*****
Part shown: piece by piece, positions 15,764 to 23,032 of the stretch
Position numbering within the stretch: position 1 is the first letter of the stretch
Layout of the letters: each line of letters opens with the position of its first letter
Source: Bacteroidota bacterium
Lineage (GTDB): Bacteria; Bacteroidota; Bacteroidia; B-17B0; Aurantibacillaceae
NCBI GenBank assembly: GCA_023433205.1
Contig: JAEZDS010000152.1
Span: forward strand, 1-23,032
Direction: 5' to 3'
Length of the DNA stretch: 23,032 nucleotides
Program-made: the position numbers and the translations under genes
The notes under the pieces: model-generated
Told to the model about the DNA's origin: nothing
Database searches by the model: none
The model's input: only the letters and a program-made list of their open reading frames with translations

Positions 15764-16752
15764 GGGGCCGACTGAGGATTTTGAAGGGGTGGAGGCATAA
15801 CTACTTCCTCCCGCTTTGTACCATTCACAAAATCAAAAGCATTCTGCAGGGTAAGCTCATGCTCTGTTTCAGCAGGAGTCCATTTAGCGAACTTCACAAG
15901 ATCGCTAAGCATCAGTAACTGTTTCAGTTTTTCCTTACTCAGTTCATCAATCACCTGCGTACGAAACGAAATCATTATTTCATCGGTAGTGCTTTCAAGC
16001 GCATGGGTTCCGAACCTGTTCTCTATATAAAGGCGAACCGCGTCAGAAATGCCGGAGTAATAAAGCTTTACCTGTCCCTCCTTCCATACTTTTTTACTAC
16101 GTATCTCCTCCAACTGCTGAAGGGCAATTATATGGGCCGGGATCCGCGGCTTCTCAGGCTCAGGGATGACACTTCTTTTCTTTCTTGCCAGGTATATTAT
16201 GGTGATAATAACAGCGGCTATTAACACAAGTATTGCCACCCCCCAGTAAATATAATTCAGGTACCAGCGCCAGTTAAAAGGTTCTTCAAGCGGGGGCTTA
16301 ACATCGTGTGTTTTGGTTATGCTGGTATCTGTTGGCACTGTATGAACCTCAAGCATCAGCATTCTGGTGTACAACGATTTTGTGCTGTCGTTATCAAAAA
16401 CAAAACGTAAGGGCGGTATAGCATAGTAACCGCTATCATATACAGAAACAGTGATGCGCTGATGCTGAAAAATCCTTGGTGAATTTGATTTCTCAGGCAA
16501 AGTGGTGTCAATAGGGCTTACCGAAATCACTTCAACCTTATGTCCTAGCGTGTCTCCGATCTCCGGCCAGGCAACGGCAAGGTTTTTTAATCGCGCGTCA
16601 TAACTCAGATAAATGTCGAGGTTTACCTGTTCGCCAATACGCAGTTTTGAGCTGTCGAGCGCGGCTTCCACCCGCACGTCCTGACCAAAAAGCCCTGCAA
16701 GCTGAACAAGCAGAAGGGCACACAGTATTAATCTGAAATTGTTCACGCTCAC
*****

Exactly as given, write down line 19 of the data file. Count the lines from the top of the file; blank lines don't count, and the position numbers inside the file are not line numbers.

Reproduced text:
15901 ATCGCTAAGCATCAGTAACTGTTTCAGTTTTTCCTTACTCAGTTCATCAATCACCTGCGTACGAAACGAAATCATTATTTCATCGGTAGTGCTTTCAAGC